This future is not simply a sci-fi story. It is the next logical step from where we are. However, we can choose a different path. Passionate love-making and intimacy do not have to be a casualty of our social growth. Harnessing sexual instincts within a trusting, mutually respectful, intimate relationship can offer the glue that keeps intimacy strong and desirable. It feeds more than our sexual needs; it feeds the soul of our humanity.

Epilogue, by Glenn Geher

Understanding our sexuality is foundational to understanding the human experience. The nature of human sexuality evolved over millennia. Reproduction is as basic as any process when it comes to the living world.

Cultural evolution, which is ultimately a product of our biological evolution, progresses at a rapid pace compared with the pace of organic evolution. Cultural evolution is exciting and profound. As Drs. Brandon and Simon have articulated so clearly here, norms surrounding relationships and sexuality, resulting from cultural evolution, have been advancing at breakneck speed over the past several decades, leading to all kinds of novel attitudes, beliefs, and technologies.

While our brave new world has lots of amazing new opportunities and affordances for all of us, we need to always keep in mind that the modern world is deeply mismatched from ancestral human conditions in many important ways. (For more, see, Positive Evolutionary Psychology, by Geher & Wedberg.) And evolutionary mismatch often leads to problems.

When modern technology and human mating meet head-on, as is the case with sex robots and pornography, we need to look before we leap. Our evolved relationship psychology is the result of thousands of generations of organic evolution. As Drs. Brandon and Simon warn, we ignore our evolved sexual psychology to our own peril.

Marianne Brandon is a clinical psychologist and Diplomat in sex therapy. She is the author of Monogamy: The Untold Story, co-author of Reclaiming Desire: 4 Keys to Finding Your Lost Libido, and author of the ebook Unlocking the Sexy In Surrender: Using the Neuroscience of Power to Recharge Your Sex Life, as well as professional articles exploring evolutionary theory and sexuality, the challenges of monogamy, gender differences in sexual expression, and aging and sex.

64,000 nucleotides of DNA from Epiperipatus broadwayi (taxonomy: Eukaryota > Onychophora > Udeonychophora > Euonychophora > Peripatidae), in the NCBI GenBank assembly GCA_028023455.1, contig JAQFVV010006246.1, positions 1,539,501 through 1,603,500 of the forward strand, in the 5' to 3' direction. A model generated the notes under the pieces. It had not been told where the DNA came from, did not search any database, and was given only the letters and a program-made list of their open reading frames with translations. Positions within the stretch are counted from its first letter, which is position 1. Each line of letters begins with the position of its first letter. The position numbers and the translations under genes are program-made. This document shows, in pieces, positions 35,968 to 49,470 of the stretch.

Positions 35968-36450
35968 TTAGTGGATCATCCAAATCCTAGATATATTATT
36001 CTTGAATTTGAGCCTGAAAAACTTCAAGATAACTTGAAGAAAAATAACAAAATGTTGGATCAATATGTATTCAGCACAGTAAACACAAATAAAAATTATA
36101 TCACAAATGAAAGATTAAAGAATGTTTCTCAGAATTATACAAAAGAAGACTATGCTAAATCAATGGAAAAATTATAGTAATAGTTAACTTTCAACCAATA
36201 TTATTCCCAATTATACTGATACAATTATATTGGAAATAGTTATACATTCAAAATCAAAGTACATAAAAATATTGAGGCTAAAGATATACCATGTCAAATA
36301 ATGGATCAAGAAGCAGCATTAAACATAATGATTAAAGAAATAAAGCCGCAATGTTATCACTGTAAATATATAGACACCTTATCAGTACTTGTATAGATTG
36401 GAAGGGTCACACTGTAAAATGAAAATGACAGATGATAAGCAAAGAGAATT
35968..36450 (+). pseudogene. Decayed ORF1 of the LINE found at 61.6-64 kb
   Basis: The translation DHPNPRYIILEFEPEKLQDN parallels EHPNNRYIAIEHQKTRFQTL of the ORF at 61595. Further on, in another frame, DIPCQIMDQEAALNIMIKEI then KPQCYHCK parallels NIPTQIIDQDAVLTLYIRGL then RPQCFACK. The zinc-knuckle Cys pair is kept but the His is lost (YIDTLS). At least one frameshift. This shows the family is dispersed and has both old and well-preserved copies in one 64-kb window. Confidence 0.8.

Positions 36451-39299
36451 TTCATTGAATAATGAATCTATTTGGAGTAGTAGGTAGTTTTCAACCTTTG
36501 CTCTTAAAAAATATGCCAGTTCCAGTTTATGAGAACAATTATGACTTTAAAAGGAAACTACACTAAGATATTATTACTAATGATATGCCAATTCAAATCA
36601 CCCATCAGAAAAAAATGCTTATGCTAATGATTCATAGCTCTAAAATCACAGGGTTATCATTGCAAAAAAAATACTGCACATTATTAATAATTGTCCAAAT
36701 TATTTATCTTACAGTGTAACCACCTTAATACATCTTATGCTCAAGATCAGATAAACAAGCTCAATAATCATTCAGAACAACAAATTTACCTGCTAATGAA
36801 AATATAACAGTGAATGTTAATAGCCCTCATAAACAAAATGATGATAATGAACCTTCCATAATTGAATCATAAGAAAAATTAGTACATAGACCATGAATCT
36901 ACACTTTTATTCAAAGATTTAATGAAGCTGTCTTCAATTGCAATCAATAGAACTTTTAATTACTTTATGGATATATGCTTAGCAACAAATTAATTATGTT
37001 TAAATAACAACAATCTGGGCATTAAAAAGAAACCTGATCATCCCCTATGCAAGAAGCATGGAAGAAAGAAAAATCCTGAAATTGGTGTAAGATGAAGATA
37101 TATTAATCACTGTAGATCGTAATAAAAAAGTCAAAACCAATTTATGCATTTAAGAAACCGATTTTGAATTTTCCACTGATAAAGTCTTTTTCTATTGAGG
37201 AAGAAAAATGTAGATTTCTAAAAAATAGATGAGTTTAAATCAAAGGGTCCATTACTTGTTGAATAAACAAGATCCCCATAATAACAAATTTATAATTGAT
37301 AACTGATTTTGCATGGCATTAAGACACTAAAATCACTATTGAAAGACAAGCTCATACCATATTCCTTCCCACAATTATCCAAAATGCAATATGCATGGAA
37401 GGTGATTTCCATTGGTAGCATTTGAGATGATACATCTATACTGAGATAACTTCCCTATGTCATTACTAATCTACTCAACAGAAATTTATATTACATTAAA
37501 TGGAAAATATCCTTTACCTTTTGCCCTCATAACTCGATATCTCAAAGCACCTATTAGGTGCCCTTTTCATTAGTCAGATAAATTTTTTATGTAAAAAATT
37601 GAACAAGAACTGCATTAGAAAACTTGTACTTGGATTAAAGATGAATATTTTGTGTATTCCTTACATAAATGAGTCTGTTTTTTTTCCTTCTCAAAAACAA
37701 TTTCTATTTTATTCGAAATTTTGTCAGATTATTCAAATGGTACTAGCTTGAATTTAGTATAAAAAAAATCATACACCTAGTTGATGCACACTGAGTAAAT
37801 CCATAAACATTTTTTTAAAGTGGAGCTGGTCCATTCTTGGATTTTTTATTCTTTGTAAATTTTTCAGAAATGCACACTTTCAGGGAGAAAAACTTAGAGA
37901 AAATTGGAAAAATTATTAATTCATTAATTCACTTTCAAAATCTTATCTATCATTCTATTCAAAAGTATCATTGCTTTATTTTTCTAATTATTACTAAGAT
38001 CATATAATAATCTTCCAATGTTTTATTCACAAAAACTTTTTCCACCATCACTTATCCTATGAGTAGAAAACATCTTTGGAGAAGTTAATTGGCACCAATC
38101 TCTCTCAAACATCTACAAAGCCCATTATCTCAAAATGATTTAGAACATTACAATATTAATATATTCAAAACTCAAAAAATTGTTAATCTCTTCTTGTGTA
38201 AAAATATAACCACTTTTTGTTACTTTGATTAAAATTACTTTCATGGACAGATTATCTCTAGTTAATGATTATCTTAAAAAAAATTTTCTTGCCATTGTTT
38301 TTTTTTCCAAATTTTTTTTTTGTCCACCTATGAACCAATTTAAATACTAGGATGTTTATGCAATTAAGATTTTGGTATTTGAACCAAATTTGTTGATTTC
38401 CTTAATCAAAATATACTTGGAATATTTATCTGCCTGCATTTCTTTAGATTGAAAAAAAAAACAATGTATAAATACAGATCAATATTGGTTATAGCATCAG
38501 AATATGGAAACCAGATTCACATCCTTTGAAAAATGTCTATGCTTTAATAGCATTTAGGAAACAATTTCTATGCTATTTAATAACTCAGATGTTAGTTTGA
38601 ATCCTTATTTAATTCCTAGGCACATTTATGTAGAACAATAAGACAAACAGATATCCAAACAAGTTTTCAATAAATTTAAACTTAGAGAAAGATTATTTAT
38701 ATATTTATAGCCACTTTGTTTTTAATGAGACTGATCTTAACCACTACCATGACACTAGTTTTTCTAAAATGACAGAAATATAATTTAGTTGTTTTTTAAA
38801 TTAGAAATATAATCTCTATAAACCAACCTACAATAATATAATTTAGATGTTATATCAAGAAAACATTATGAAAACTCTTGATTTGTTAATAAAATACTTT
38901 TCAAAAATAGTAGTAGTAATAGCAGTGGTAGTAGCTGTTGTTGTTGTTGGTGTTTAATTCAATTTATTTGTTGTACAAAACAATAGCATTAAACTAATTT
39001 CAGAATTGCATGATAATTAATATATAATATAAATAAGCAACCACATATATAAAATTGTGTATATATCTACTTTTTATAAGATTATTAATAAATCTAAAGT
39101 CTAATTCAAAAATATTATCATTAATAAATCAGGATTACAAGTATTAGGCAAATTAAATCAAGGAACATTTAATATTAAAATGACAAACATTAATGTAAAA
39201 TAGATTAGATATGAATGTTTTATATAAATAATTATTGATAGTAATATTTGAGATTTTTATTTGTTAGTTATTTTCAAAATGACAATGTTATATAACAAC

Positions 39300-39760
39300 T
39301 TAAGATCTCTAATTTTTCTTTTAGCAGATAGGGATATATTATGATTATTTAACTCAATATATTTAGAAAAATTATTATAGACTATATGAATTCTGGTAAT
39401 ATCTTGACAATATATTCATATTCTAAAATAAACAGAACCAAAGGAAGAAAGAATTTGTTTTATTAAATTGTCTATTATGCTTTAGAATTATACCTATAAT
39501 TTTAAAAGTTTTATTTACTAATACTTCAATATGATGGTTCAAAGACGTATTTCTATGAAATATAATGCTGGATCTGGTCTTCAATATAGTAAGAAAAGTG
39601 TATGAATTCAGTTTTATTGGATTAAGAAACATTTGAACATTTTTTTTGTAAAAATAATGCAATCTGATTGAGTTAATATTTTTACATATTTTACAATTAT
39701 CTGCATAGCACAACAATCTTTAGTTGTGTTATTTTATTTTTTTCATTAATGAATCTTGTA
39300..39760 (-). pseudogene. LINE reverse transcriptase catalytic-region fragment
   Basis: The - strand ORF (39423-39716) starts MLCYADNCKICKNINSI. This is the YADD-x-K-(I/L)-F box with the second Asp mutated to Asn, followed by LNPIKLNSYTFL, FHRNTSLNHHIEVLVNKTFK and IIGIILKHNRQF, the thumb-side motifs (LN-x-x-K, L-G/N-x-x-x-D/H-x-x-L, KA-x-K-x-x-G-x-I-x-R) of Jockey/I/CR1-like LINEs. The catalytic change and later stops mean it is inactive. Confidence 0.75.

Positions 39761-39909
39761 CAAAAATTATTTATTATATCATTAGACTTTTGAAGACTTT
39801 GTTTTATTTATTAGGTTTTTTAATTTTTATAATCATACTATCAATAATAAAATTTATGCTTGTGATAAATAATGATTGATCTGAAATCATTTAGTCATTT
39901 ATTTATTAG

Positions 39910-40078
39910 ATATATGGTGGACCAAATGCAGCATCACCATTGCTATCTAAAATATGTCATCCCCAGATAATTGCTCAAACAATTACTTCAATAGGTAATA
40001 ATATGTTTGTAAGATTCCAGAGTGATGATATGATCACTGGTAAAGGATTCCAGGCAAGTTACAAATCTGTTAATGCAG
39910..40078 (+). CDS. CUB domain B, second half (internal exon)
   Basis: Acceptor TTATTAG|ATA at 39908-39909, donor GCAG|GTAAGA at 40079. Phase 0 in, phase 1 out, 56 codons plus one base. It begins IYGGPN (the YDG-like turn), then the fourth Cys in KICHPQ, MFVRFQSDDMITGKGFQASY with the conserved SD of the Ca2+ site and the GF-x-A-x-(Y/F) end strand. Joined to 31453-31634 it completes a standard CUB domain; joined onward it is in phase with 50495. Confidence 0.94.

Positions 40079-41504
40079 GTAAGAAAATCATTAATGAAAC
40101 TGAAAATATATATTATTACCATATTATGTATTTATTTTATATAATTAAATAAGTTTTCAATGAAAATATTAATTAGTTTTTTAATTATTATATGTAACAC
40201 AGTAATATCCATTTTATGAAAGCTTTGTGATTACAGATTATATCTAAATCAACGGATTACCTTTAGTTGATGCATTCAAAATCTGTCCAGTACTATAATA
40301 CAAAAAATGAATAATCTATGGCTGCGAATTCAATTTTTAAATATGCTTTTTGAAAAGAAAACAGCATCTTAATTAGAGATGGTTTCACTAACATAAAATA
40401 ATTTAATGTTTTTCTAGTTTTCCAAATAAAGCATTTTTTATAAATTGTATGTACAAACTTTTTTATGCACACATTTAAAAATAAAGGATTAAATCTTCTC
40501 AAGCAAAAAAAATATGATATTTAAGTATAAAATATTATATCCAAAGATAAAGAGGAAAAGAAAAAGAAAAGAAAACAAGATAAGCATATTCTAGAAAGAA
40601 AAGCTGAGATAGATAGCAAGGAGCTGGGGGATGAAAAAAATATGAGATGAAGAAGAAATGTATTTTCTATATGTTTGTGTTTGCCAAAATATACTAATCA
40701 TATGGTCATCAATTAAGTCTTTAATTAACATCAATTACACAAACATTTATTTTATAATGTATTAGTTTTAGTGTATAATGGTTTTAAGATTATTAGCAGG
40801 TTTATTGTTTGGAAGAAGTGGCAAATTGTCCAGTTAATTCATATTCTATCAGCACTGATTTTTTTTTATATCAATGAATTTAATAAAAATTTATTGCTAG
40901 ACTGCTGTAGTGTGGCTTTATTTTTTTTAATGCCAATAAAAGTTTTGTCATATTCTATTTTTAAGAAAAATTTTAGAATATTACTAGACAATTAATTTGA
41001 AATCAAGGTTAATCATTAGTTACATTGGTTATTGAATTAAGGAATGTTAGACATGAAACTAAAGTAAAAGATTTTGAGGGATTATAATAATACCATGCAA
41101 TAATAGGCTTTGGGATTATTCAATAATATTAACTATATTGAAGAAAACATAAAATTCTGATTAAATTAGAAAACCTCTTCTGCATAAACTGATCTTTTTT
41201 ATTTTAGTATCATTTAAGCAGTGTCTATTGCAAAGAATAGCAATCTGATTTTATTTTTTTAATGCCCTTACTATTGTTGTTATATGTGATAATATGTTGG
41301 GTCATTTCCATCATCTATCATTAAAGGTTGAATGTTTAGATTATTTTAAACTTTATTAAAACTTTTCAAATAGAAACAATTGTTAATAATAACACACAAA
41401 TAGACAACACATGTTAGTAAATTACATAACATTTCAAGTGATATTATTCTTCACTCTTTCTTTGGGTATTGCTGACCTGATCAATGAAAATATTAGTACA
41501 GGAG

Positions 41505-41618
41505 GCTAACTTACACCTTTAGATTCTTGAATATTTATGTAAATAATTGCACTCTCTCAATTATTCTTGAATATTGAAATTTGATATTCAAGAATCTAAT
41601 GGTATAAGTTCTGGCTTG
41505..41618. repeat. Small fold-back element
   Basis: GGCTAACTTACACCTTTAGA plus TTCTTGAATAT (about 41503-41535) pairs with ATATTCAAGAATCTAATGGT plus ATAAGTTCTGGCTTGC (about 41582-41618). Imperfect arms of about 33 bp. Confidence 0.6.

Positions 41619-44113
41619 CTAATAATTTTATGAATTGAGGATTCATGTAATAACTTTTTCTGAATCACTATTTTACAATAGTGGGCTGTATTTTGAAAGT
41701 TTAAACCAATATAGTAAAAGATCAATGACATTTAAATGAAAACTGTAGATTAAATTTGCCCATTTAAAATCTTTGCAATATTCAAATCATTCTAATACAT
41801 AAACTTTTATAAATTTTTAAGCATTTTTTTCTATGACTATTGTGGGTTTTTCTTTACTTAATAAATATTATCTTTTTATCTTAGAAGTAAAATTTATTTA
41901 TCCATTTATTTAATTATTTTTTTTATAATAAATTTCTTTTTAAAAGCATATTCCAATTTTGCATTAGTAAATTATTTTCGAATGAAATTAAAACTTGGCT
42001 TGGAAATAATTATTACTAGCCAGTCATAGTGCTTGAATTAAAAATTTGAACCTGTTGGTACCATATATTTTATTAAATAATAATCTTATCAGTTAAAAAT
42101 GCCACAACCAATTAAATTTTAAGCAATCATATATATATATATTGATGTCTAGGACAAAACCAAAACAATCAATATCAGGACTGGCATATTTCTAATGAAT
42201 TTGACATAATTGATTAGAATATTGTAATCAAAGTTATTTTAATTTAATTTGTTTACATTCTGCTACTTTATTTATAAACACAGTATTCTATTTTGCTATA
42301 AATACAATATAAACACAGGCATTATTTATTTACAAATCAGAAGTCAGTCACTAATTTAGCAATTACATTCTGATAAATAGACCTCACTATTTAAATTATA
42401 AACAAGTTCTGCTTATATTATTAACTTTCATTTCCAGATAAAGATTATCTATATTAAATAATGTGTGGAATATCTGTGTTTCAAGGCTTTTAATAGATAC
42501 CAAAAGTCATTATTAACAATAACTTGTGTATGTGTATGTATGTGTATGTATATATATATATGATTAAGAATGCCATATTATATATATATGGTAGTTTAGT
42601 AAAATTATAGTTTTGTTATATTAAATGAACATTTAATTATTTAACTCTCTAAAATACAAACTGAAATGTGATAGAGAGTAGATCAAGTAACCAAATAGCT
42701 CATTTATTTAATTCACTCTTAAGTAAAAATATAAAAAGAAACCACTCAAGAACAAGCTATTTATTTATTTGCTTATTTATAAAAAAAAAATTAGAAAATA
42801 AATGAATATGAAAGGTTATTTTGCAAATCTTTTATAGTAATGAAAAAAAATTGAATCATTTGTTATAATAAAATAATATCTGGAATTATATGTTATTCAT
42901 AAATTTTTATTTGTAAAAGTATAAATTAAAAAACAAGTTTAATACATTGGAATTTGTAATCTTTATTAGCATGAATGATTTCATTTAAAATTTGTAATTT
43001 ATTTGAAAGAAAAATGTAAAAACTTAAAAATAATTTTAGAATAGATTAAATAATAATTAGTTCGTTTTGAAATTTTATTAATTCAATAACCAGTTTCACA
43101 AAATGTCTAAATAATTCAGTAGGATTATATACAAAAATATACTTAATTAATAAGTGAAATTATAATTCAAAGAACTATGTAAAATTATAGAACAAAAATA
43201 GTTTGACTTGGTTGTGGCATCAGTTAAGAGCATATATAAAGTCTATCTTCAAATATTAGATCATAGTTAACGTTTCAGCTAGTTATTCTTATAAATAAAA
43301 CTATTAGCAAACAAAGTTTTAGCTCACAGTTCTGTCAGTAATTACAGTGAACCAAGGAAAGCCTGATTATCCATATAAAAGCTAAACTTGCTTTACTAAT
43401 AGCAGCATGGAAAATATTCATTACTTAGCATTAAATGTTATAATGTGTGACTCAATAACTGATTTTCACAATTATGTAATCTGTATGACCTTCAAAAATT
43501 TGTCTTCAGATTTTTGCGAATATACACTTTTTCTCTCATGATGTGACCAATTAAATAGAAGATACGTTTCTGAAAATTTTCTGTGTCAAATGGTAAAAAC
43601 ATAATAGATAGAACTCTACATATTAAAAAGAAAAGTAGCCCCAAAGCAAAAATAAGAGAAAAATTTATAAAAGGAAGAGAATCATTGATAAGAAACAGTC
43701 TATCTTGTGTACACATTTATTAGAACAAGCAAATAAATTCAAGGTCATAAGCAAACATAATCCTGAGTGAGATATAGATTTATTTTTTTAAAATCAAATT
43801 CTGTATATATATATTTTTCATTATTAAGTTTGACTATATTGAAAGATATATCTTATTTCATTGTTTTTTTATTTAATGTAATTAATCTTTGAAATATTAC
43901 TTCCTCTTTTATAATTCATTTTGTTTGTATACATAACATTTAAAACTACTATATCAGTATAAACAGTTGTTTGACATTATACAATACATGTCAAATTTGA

James Simon is a clinical professor of obstetrics and gynecology at the George Washington University School of Medicine, and he is the current President of the International Society for Study of Women’s Sexual Health. Simon served as principal investigator on more than 300 clinical trials, research grants, and scholarships in the area of women’s health. He has consistently been ranked as a top doctor nationally and internationally.

Facebook image: silverkblackstock/Shutterstock

Chronic insomnia best treated with psychotherapy 1st – Health – CBC News

People with chronic insomnia should try cognitive behavioral therapy before medications, suggests a prominent group of U.S. doctors.

Source: Chronic insomnia best treated with psychotherapy 1st – Health – CBC News

Chronic insomnia is defined as at least three restless nights per week for at least three months.

Chronic insomnia is defined as at least three restless nights per week for at least three months. (Alyssa L. Miller, Flickr cc)

While the American College of Physicians (ACP) can’t say cognitive behavioural therapy (CBT) outperforms medications for chronic insomnia, the group does say psychotherapy is less risky than drugs.

“Sometimes we forget that sleep medications have the potential for serious side-effects in some patients, while cognitive behavioural therapy is very low [risk] to patients,” said Dr. Wayne J. Riley, ACP president.

“The evidence is clear that CBT and sleep hygiene can be long lasting, life long, durable and delivered at a lower cost,” said Riley, who is also affiliated with Vanderbilt University in Nashville.

About 6 to 10 per cent of people in the U.S. have insomnia. Through loss of productivity, the condition is estimated to have cost the country about $63 billion US in 2009, according to the ACP committee that wrote the new guideline, which is published in the Annals of Internal Medicine.

Chronic insomnia is defined as at least three restless nights per week for at least three months.

“We wanted to take a deep dive into the literature for what makes a big difference with insomnia,” Riley told Reuters Health.

The ACP commissioned two reviews of insomnia treatments. One focused on medications, and the second focused on psychological and behavioural treatments.

Medication and ‘sleep driving’

Overall, the first review found that some medications may improve sleep over a short period of time, but those come with the potential for changes in thinking and behaviour. Additionally, there is a risk for infrequent but serious harms.

The U.S. Food and Drug Administration says medications for insomnia should only be used for short periods. The agency warns those drugs may impair people during the daytime, lead to “sleep driving,” behavioural changes and worsening depression.